// you’re reading...

filed in Sex and Dating

Knowing When to Walk Away

Super Antics by Kerry Callen


26 comments for “Knowing When to Walk Away”

  1. Karen says:


    I’ve noticed a weird thing since being back in the south after years and years in the Pacific Northwest and that’s related to the interpersonal–men (on their dating profiles) and even the ones I meet in person are preoccupied to the point of it being concerning with being squeamish about women who are anything other than complaint free or “without baggage.”

    As someone who is pretty candor-centric, about having ptsd and MS; it’s been me as this girl in the comic, many times over–very different than the deeper connections that seemed possible out west…

    • Gigi says:

      Karen, I hear you and some call it “drama free”! I am 58 and I see those dating profiles too. And this may sound very mean but many of the men my age look like they have one foot in the grave.
      Single sounds so much nicer to me than having to take care of the selfish men that are ranting about women with baggage as if they don’t have any. We all have some baggage of some sort, its called living life.

      • Claire says:

        I agree Gigi don’t ask for perfection if you’re not perfect. Who wants to take care of some selfish old man? An old man who also takes care of you – sure. Otherwise single life is pretty swell 🙂 Karen I’m in the south and always have been. Maybe (probably?) men here are still conditioned to believe a woman is their right and she is an accessory not a partner.

        • Karen says:

          HI Claire:

          I think you are totally right. i was raised in the south, but left after college and spent my most formative years (so far–late twenties to mid-30s) in the PNW where the vibe is much more collaborative and partner-based and much less arm accessory. I think you are right, I think it is a regional thing–but it bums me out all the same.

        • wendy says:

          I don’t know much about the South, being a coastal girl (NYC & CA). But are there pockets where there’s more gender equality?

          • Claire says:

            Maybe Austin and Asheville? lol I’m not sure I’ve only lived in South Carolina. The bigger the city usually the more progressive, but it is also highly dependent on what type of crowd you run in. Maybe why I always feel odd when ever around my more country club-type friends and their friends b/c the men and women tend to segregate and women talk about lightweight / non controversial topics like shopping and kids (and these are educated women and most with professional jobs).

          • wendy says:

            It’s surprising for me to read that this is still the dynamic. But I guess, I live in a bubble. (Although between NYC & LA, there are more than 12 folks in that bubble to keep me company.)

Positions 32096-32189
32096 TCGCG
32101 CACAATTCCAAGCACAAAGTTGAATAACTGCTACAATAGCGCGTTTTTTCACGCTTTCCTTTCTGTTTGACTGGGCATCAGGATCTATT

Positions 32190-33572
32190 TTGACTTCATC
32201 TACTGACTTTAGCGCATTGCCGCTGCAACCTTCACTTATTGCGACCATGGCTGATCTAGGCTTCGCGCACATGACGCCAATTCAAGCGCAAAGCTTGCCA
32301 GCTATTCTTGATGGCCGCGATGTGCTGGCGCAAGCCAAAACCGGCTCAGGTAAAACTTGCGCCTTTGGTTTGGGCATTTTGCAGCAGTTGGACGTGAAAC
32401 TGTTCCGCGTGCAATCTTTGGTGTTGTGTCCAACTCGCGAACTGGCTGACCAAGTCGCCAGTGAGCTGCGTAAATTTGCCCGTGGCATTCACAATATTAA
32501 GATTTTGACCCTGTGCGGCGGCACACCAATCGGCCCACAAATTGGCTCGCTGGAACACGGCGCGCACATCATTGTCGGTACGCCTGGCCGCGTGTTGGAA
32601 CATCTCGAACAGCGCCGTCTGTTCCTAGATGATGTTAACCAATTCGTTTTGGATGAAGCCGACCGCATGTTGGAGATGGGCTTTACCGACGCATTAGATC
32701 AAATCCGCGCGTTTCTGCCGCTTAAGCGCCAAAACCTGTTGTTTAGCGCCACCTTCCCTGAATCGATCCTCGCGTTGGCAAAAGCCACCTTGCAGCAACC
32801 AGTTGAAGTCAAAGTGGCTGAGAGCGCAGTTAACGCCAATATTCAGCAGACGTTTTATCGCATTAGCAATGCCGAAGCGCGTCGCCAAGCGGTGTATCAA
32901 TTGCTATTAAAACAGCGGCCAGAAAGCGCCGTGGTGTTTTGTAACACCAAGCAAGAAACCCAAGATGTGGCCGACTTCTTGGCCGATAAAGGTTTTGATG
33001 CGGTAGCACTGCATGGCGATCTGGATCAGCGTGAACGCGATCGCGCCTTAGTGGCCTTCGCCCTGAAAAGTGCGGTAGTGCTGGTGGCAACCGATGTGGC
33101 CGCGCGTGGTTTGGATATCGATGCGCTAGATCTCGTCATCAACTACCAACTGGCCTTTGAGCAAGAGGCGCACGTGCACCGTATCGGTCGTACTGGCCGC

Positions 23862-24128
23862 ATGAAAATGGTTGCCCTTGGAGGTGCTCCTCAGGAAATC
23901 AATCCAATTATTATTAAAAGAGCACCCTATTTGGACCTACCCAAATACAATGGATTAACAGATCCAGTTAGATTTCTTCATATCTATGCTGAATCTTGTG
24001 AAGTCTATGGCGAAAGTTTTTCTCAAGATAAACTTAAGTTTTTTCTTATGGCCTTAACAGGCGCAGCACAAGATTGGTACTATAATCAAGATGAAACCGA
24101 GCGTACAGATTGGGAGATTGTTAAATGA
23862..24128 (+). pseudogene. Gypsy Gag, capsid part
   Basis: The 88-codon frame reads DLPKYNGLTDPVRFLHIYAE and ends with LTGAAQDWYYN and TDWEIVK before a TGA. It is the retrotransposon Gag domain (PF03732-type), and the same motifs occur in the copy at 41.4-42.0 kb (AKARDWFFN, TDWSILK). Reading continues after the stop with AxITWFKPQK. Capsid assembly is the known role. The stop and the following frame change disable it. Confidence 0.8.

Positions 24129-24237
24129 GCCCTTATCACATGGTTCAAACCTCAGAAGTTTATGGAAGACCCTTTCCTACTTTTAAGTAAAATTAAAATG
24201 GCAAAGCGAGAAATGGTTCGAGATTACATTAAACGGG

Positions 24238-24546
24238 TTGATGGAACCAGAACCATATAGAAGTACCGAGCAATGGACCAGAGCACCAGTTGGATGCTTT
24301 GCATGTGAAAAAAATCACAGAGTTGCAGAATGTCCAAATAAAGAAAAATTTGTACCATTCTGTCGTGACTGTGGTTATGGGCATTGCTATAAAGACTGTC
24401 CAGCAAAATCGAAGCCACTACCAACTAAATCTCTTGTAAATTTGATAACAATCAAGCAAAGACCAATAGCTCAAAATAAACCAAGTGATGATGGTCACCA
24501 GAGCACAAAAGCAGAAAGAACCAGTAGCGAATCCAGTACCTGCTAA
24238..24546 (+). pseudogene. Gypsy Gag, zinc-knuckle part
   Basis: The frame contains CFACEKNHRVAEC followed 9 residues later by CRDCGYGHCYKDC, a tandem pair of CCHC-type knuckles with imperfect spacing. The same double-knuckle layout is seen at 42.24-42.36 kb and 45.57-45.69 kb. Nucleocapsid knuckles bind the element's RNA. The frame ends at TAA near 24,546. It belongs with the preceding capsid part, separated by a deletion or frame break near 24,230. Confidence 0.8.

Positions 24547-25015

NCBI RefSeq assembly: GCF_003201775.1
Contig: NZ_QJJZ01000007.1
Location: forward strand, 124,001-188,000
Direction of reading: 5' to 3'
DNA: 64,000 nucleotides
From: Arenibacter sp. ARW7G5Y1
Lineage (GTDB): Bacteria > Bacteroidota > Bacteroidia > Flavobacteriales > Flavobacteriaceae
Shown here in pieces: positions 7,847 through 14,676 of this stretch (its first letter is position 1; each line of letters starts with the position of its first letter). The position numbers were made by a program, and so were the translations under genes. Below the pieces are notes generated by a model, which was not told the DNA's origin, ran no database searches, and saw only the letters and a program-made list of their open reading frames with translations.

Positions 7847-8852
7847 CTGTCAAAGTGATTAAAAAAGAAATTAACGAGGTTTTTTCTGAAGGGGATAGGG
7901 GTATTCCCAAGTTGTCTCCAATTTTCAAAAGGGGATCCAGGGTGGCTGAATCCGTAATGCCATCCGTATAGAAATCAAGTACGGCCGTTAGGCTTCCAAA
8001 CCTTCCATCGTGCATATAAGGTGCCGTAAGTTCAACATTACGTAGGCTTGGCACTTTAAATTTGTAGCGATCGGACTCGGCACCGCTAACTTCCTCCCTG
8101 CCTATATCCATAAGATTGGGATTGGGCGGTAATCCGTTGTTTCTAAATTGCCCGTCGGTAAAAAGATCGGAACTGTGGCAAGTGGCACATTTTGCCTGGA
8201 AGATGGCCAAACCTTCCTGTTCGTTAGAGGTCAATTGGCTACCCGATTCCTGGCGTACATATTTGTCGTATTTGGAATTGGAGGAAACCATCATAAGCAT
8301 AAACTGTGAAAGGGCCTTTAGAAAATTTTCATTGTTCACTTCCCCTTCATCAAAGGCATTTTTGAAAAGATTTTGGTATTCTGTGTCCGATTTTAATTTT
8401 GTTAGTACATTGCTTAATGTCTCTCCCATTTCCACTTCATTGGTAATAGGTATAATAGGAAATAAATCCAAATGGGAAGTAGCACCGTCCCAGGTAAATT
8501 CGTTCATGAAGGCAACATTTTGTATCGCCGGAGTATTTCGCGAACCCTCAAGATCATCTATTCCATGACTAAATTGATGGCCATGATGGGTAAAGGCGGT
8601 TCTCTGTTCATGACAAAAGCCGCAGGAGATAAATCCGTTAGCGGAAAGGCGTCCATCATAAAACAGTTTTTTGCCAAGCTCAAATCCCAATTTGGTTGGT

• Karen says:

            Hi Wendy–

            I think so–at least nationwide I think there are some places I have lived that were much more equal–in terms of being able to date and partner with men who viewed me as a partner and not an accessory.

            I have yet to find that here in the south. I am not holding my breath, especially under the new regime.

            No Drama Obama–oh gosh, I miss him something fierce.

          • wendy says:

            I miss him too (and his fabulous wife).

      • Leyla says:

        Two points about this that my girl friends and I often go back to when we see similar profiles: 1) men have a tendency to perceive any natural emotion as “drama” and 2) the type of men who post that are probably the most likely to attract “drama” so that is a huge red flag anyway. I totally shut down when I see that and swipe left.

      • Karen says:

        whew. i am so glad i am not the only one who sees that and says, better to be single.

        it is called living life–amen.

      • wendy says:

        Exactly right. I’m proud of my baggage. I’ve earned it.

  2. Gigi says:

    Karen, it’s very comforting to come here and feel validated. But I have to admit I would adore a gentleman that wanted to walk with me and my “baggage” and I might even help carry his 🙂

    • wendy says:

      Gigi, I really ppreciate your making this point. It’s good to have a safe community, but not an echo chamber.

    • Karen says:

      Gigi–I know EXACTLY what you mean. I recently found out I have MS and it has (honestly) been heartbreaking to get to the stage of disclosing that (obviously, not on date one, but you know what I mean) and to get the same sort of horror that this comic alluded to and that has been discussed upthread.

      I feel the same as you–I would love a partner who is in progress as I am, balancing the load would be nice. I know I can handle it alone, but–it would be nice to have someone to help lighten the load in a way that is mutually of benefit.

      • wendy says:

        Years ago when I started writing this blog, it was a way for me to make sense of being single. There were so many cultural ideas of what it meant to be unmarried, and none of them jived with how I saw myself or the realities of my life. There have been times when I’ve been filled with longing for a spouse (and exhausted from trying to find one), and other times (like now) when it isn’t as pressing. But I’ve always encouraged folks on this site to go after romantic partnership if it’s important to them. So Gigi, keep at it…!

  3. Gigi says:

    OK I will keep at at but in the mean time I will enjoy my beautiful single life 🙂

Leave a Reply